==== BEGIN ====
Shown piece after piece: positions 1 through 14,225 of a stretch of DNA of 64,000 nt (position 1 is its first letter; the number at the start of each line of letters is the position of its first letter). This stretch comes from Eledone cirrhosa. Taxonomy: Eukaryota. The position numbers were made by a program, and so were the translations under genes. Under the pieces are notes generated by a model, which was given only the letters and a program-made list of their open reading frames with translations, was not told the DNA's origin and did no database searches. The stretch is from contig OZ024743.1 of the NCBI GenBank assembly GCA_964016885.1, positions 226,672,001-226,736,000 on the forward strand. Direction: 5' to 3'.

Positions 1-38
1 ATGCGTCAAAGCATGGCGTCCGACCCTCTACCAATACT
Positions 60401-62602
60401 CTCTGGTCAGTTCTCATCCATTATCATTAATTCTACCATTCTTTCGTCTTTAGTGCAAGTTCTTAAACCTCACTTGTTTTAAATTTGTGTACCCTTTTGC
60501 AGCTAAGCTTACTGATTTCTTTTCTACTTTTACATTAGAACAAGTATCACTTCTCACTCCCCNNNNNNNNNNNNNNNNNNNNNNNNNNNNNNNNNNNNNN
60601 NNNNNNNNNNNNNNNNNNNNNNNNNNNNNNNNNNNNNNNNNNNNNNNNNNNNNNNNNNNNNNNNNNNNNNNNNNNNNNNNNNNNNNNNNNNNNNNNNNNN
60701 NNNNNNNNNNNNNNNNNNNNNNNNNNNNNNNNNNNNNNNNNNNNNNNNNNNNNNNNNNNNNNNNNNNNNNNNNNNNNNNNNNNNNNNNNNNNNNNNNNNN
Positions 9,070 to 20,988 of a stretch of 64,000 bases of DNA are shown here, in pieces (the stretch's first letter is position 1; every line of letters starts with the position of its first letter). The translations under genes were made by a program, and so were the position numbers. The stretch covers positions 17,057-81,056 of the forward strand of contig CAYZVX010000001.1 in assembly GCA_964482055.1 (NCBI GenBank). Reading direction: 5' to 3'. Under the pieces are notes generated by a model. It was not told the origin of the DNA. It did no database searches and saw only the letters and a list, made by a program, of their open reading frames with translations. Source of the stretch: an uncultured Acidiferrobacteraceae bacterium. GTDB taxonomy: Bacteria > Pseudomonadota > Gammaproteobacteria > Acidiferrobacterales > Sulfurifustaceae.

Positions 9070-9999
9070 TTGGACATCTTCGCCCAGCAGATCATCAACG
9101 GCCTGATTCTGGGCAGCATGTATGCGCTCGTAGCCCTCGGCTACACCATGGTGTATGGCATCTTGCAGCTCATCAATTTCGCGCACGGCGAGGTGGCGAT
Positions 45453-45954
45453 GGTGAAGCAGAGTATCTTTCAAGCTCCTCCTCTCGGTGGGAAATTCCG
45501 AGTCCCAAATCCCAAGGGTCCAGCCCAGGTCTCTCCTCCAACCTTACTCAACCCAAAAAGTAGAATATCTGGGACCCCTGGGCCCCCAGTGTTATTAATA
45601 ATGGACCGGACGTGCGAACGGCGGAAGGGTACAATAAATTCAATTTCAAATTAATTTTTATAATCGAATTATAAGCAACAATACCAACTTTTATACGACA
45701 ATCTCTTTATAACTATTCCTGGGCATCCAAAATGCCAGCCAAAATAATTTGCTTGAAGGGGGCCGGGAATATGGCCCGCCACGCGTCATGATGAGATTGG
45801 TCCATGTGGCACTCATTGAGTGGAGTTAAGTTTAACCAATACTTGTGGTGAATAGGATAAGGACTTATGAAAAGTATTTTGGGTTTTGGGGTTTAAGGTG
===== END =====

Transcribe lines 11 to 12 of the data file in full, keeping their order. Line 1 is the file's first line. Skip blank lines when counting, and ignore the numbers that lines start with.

9070 TTGGACATCTTCGCCCAGCAGATCATCAACG
9101 GCCTGATTCTGGGCAGCATGTATGCGCTCGTAGCCCTCGGCTACACCATGGTGTATGGCATCTTGCAGCTCATCAATTTCGCGCACGGCGAGGTGGCGAT